"When Rafsanjani said this he was smelling danger. If anything happens, he will say he was innocent and tried to help so as not to be condemned," she said. "But if anything happens, it is too late for him or the others to say they are innocent and have not committed crimes. All of them, the whole entity, has committed crimes and now they are asking for his release."
Even as many Iranian leaders, including the outgoing president, Mohammed Khatemi, call for the release of Mr. Ganji, the political climate has worsened for Iranian dissidents. The Associated Press reported yesterday that Mr. Ganji's lawyer, Abdolfattah Soltani, has been arrested on espionage charges. Activists last night told the Sun that his whereabouts were unknown.
At the end of the interview last night, Ms. Shafieh said that she was asking for support for her husband not only because "he is the father of my two children," but also because "this is not just the cause of my husband, but the cause of our country now. I will continue this work for the memory of my husband, if, God forbid, anything happens."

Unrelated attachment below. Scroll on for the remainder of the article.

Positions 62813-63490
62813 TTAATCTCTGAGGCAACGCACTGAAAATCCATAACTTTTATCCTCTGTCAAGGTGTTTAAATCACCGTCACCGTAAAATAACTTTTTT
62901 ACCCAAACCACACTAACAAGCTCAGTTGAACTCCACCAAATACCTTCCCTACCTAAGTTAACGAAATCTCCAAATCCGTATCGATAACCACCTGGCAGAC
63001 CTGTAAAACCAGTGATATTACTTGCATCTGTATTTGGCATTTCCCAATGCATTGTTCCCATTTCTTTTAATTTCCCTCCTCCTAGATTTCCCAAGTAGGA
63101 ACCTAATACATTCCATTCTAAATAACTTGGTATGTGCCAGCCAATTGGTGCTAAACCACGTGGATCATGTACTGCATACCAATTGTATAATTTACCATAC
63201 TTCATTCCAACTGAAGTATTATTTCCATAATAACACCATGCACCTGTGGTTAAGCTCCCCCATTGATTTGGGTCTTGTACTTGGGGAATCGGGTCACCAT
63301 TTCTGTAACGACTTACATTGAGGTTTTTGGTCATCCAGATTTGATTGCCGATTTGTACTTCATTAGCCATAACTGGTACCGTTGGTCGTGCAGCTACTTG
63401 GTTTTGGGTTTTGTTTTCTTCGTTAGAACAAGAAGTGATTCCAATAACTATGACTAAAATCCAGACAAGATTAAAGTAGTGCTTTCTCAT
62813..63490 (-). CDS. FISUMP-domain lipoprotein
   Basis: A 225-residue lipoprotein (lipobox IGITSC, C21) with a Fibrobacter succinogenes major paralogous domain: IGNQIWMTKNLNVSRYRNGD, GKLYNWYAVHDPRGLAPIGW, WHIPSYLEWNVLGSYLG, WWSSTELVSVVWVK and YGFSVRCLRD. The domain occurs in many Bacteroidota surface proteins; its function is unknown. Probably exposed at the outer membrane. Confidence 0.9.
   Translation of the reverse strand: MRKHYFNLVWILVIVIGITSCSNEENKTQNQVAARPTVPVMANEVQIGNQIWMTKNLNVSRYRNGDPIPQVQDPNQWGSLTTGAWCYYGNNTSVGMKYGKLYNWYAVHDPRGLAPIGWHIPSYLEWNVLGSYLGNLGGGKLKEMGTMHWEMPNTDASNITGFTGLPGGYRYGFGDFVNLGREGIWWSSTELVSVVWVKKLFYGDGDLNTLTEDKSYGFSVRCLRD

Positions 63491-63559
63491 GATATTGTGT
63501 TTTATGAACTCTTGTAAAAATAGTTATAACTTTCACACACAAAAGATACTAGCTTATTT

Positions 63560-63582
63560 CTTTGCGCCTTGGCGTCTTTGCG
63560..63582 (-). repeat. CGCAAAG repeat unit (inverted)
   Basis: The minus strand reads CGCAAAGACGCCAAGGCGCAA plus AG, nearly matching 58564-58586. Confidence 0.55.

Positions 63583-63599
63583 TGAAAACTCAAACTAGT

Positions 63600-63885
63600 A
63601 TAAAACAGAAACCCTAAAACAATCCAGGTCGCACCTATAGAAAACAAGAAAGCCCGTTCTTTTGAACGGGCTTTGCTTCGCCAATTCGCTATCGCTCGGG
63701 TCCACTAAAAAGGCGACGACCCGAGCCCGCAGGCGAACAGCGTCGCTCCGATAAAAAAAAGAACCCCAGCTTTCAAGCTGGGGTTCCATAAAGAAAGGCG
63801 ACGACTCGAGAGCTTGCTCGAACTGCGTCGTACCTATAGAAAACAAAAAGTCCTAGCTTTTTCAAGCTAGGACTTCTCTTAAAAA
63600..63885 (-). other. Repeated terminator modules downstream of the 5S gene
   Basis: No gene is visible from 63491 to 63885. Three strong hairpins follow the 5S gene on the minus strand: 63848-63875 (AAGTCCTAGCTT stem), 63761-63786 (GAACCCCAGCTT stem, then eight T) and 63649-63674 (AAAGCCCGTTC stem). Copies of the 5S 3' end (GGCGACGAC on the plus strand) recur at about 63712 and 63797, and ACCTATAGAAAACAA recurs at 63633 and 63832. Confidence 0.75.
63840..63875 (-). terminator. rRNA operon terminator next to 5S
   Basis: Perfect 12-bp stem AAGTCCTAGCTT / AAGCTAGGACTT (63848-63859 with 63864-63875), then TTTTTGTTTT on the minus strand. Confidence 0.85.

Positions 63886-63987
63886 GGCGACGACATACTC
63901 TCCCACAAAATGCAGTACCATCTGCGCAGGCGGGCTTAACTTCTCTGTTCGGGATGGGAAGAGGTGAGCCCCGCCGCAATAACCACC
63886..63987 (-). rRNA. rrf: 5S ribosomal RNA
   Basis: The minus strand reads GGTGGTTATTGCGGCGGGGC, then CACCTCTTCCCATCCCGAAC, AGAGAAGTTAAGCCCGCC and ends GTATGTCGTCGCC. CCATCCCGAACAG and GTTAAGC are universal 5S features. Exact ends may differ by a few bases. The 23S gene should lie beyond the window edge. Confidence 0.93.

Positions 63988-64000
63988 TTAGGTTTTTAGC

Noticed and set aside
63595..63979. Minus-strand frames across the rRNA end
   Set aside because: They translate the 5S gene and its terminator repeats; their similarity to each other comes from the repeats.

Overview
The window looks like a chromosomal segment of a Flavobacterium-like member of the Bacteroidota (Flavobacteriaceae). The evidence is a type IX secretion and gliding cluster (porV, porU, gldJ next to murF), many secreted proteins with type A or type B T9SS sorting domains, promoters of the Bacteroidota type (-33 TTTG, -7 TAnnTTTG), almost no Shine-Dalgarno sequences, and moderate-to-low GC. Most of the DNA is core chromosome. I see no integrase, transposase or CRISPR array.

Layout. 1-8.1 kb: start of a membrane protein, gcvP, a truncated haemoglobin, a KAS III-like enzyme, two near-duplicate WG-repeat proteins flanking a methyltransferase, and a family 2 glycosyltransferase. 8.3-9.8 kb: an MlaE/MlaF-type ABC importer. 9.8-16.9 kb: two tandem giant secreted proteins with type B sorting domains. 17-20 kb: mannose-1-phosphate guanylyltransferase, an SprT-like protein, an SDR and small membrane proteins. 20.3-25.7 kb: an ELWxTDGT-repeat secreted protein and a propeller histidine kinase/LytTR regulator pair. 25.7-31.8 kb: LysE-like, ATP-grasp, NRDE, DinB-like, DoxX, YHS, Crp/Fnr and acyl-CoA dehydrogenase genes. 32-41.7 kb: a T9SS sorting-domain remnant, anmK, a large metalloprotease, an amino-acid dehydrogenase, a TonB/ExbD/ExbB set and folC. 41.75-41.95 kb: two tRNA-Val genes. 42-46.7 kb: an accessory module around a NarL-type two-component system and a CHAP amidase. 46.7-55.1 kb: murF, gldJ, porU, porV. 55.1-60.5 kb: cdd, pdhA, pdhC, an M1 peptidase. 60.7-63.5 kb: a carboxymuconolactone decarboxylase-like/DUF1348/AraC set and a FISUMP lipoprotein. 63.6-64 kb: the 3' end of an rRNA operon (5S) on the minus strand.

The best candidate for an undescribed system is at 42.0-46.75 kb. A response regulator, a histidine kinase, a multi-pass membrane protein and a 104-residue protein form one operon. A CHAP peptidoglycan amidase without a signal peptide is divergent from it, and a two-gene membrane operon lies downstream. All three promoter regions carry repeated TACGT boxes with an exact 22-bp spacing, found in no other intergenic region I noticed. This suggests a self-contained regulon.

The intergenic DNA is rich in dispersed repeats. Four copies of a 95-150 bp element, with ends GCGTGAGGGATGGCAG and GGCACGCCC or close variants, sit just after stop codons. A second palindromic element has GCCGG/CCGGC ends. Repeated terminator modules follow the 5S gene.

- SMCCDI reported on the scattered clashes which took place, today, in the northwestern City of Sannandaj located in the Iranian province of Kurdistan.
- The Jerusalem Post reported that Israel has adjusted its estimates of when it believes Iran will have nuclear bombs saying that Iran will probably have a nuclear bomb by 2012, but could have the capability as early as 2008.
- Kenneth R. Timmerman, FrontPageMagazine.com published a transcript of Ken Timmerman's speech at David Horwitz's Wednesday Morning Club entitled: Iran: The Threat We Cannot Neglect. A must read for those who have not yet read his book.
- Post-Gazette discussed Debkafile's report that al-Qaida is shifting more than 1,000 of its operatives to Europe for terror offensives.
- Mosnews reported that Israel has asked Ukraine to demand that Iran return 12 long-range cruise missiles purchased during the tenure of the previous Ukrainian government.
- Roozonline reported that an Iranian Judicial official threatened Shirin Ebadi and Ganji's wife.
- Michael Ledeen, National Review discussed, can an atom bomb save the Iranian mullahs from democracy? A must read.
- Iranian blogger, Mansur Ahadi, Roozonline said it appears that because of imprisoned journalist Akbar Ganjis plight has gradually shifted to the apex of the political decision-making pyramid in Iran. ...his principal charge and sentence in both court trials lies in his insults of the Leader.
- Roozonline reported that while there is only a week left from the inauguration of the new Iranian president, there are plenty of events heralding the advent of policies that were forewarned by political observers and activists.